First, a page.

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Obviously we're born into a certain culture at a certain time, but within those parameters almost all of musical "taste" is about creating an image and being part of a community.
 

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Discussion Starter · #10 ·
That article sounds to me like rubbish. My taste in music has nothing to do with my race, religion, or class, because if it did I'd simply not listen to classical music.
You are talking about yourself. You may well be an anomaly within your race, religion and class which is probable given that you admit that if you let external factors influence your taste in music you wouldn't listen to classical music.

The only external factor I can think of is the various pieces I listen to because other people say I ought to, most notably my viola teacher, my dad, and the people of this forum; and I don't count this as an external influence on my taste so much as an extension of my curiosity. And if I like the piece, I like it, and if I don't, I don't. That's not the product of an external influence on my taste; that's just my taste, my own will to choose what I like and don't.
Can I ask you, are you very familiar with Harold en Italie? Could you sing most of it in your head and do you really appreciate it? I would argue that this would be due to your choice of instrument. Also, I think the musical tastes of parents greatly influence an offspring's musical tastes.
 

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I don't think it is entirely a dichotomy either. This question goes back to the old nature vs nurture discussion. I think we've pretty much determined that personality is influenced by both, and I feel it's the same way with musical taste. However I think my own tastes are more influenced by nature than by culture or environment.

For example - In spite of living in Nashville I despise country music. Why? Aside from its being whiny, and tending to celebrate illiteracy and underachieving, it's the genre of music my mother listened to the most while I was growing up. It is only natural I had to rebel against it. The same goes for jazz singing or what we used to call "easy listening." There was a much larger generation gap in the 60's and 70's when I was growing up than there is now, so this rebelling effect was probably more pronounced in the baby boomers than in subsequent generations. Still this is the nurture or environmental part of my tastes (which I admit had a kind of reverse psychology effect).

A much larger influence is my own nature. I tend to love complex subtleties, musical acrobatics, surprises, traditional structures and deviations from them. These qualities can all be found in classical music, progressive rock and jazz, but somewhat less so in other genres. I attribute this taste strictly to my introverted personality, because the majority of my world seems to just want to party and listen to the same old bump and grind -- so that can't really be environmental. In fact my closest friend admits she's more interested in the lyrics than the actual music and I am just the opposite. Clearly many of us are here because there is no one in our environment who will discuss music in depth as we do. Where I come from there is even a strange cultural notion that music is for adolescents and that one usually grows out of the passion when becoming a responsible adult. :eek:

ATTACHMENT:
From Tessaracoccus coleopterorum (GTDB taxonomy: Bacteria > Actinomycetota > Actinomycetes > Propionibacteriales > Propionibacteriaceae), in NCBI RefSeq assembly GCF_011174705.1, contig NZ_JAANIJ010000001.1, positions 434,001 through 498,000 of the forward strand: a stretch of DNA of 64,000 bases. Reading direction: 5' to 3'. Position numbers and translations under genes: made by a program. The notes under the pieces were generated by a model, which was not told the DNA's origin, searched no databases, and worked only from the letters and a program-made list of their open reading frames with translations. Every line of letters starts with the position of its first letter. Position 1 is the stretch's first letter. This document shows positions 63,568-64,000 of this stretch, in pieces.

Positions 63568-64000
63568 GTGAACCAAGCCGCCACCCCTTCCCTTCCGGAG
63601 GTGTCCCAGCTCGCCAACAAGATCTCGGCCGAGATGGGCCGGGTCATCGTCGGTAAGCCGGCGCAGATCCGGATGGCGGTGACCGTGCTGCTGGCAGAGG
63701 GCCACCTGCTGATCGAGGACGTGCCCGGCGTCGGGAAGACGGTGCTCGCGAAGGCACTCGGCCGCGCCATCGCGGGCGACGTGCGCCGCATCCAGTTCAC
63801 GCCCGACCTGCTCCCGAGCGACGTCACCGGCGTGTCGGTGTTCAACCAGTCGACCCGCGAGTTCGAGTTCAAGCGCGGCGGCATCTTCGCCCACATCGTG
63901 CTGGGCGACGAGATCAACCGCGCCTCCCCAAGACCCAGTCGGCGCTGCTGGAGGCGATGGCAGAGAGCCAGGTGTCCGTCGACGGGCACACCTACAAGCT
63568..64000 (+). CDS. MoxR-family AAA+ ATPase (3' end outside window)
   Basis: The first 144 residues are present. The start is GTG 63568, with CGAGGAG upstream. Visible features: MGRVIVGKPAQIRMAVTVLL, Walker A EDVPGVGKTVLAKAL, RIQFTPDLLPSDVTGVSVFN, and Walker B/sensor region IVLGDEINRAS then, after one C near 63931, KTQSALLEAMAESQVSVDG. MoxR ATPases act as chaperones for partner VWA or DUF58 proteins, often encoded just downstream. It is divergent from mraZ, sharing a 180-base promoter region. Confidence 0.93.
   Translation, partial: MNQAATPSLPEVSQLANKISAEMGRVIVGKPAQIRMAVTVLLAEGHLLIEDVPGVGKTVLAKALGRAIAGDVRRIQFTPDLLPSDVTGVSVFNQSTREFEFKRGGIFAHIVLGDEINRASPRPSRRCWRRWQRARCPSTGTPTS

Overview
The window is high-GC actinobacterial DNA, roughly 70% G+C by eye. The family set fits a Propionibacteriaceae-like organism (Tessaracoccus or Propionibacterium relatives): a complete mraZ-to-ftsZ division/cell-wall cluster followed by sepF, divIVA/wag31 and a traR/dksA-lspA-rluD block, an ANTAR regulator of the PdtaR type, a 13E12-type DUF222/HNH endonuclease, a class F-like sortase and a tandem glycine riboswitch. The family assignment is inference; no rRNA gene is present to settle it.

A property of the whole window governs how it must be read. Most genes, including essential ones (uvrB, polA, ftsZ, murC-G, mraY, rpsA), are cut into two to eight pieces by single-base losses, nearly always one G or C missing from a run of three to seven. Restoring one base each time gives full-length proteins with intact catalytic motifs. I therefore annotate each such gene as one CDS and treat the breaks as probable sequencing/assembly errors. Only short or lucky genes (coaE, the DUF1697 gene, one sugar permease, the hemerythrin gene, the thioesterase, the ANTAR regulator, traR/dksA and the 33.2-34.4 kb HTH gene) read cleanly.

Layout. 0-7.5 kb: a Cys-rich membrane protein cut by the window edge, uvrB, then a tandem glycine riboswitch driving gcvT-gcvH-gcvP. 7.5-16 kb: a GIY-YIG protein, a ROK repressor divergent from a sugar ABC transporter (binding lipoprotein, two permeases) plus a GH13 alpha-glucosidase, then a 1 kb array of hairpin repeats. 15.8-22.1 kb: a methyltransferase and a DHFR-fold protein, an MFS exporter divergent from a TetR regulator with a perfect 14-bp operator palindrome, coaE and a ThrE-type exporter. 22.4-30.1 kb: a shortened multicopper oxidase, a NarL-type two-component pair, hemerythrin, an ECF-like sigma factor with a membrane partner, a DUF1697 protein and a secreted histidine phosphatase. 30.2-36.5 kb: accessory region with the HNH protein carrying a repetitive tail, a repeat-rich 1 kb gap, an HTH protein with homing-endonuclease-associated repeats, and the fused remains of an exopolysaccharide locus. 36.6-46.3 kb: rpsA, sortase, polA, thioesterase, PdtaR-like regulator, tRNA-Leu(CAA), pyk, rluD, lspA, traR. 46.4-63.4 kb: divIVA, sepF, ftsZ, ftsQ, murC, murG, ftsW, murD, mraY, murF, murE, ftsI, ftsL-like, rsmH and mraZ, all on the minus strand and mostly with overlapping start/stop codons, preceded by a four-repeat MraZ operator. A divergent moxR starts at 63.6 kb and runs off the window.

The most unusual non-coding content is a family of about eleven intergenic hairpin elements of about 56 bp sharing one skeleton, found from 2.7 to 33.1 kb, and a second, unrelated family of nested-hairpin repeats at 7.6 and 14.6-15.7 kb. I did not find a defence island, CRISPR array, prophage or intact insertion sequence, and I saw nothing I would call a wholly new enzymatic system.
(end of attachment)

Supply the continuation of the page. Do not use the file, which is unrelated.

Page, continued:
So I vote for taste being influenced by both external and internal factors with an emphasis weighted toward internal.
 

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You are talking about yourself. You may well be an anomaly within your race, religion and class which is probable given that you admit that if you let external factors influence your taste in music you wouldn't listen to classical music.
I could well be an anomaly, given that most of the statements in the Jourdain quote above are completely off in my case (I also presently very much dislike the music I listened to at the beginning of my formative years).

Can I ask you, are you very familiar with Harold en Italie? Could you sing most of it in your head and do you really appreciate it? I would argue that this would be due to your choice of instrument. Also, I think the musical tastes of parents greatly influence an offspring's musical tastes.
I actually don't know Harold en Italie at all well, nor particularly well the Walton or Bartok concerti (better still than Harold, anyway). I definitely agree with your point about the parent; two of my dad's favorite composers are Mahler and Sibelius.

I suppose that research into this matter and attempting to come up with generalizations just seems a bit ridiculous to me. Like the idea of "objective greatness" in other works of art/music/whatever. Every person is completely different from the next; how is it possible to make a "catch-all" statement about personal psychological processes without an enormous amount of error built into it?